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A substantial body of academic empirical evidence exists which links career satisfaction and well-being in life, and meaning in life with meaning in work. Researchers argue that ‘career wellbeing is the most essential of the five elements of personal wellbeing’ (2016), and support their claim with data that suggests that ‘people with high career wellbeing are more than twice as likely to be thriving in their lives overall’ (Rath and Harter, 2016). 


Career well-being is important given that we spend a considerable proportion of our lives at work. Hence, work satisfaction will inevitably have a significant impact on our lives more broadly. Researchers also highlight the devastating impact that redundancy or prolonged unemployment can have. Studies into the effects of unemployment (Guindon and Smith 2002) link long-term unemployment with higher levels of stress, depression, anxiety, lower self-esteem and a loss of identity.

Why we do it

What we do


As Occupational Psychologists, we have a deep understanding of what a fulfilled work-life looks like and how to achieve it. We know that it is not always just the job, or the degree of person-environment fit that influences job satisfaction, but that factors residing within the individual play their part too. Keenly aware of the differing types and severity of the difficulties individual's face when making career decisions, we use our expert knowledge to support you as you navigate your own personal transitional journey.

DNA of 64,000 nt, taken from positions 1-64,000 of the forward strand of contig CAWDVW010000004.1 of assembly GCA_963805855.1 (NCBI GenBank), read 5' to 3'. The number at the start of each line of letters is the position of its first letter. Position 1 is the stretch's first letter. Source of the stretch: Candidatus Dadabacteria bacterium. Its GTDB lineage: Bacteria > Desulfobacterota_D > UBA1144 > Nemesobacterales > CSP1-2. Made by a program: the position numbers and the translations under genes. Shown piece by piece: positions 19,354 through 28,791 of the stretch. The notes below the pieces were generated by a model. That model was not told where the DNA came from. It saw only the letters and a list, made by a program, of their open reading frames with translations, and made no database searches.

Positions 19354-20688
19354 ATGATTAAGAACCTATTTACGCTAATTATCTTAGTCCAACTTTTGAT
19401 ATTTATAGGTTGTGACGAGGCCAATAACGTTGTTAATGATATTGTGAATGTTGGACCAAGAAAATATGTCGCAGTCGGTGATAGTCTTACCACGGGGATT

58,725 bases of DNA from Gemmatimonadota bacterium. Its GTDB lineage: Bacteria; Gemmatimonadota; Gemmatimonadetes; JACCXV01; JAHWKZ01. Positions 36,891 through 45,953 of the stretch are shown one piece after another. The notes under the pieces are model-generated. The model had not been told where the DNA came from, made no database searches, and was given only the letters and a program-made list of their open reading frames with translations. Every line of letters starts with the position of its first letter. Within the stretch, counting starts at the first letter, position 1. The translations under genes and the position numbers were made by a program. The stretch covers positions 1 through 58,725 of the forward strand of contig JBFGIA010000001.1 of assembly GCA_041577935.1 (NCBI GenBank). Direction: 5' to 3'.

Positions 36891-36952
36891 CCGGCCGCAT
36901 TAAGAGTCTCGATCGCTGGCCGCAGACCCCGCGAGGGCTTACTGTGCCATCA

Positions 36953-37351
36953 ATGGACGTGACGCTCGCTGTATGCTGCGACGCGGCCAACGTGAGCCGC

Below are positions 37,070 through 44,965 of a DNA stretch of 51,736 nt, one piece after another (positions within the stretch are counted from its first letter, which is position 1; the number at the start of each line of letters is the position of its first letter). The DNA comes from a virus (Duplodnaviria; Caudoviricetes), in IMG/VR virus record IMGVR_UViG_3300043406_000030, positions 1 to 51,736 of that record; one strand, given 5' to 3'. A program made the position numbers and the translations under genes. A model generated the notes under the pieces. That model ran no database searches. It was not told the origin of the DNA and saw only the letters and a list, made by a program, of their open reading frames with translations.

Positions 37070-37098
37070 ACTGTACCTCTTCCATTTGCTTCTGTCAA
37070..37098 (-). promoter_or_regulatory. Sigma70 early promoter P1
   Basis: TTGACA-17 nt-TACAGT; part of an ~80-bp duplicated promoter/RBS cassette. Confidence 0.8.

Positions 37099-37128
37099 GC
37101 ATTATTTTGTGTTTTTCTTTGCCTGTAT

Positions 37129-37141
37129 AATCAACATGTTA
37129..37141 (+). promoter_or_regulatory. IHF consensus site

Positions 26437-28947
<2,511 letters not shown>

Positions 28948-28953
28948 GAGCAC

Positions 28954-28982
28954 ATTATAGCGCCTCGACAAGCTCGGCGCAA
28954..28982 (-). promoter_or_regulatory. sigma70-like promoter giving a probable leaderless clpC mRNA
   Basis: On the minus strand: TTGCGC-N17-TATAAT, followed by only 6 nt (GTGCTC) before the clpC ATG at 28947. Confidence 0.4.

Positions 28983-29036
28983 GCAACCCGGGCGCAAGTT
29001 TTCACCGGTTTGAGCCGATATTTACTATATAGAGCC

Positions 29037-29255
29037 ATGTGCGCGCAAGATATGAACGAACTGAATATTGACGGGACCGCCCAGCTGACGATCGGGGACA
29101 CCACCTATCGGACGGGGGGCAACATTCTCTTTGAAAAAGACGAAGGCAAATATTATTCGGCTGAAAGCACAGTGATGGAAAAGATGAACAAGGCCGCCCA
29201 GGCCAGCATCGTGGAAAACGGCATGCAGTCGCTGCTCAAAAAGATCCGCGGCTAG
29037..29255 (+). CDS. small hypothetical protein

Whether it be developing a new career path, building on a current experience or improving performance within an existing role, we  enable our clients to identify and transition towards a meaningful and fulfilling career.

We support our clients during their career decision making journey to:

  • identify the factors they personally associate with job satisfaction meaning at work and work engagement 

  • identify their levels of personal motivation, hope and resilience

  • examine their past and current working relationships to identify the conditions which enable them to flourish in the workplace context 

  • identify their strengths using a range of psychometrics and strengths-based tools 

  • establish the level of task and relationship challenge they are prepared to take on 

  • identify achievable sub-goals on the pathway to career fulfilment


Typical outcomes include:

  • New career

  • Relaunch of career

  • Enhanced income and benefits

  • Enhanced work-life balance

  • Increased personal credibility and capacity

  • Increased job satisfaction and performance

  • Enhanced energy, vitality and well-being

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